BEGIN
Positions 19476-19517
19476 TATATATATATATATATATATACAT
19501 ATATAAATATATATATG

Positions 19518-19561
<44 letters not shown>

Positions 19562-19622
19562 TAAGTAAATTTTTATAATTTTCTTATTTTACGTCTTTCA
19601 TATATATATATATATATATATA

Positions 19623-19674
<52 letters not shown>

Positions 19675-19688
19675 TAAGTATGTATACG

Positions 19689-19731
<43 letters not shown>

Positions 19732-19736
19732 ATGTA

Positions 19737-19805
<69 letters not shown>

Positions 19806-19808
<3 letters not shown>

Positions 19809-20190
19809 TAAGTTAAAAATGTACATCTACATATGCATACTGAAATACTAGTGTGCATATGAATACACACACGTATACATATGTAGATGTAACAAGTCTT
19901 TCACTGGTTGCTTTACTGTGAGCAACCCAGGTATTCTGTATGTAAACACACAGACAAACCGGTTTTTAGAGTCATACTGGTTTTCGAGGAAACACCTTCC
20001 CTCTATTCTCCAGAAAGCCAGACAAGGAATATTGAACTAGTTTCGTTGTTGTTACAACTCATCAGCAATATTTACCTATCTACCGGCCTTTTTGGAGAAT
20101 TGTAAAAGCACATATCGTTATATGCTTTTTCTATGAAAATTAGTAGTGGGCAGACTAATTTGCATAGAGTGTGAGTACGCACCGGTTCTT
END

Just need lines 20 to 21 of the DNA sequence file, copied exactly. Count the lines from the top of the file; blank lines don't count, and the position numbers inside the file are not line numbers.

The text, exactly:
<3 letters not shown>

Positions 19809-20190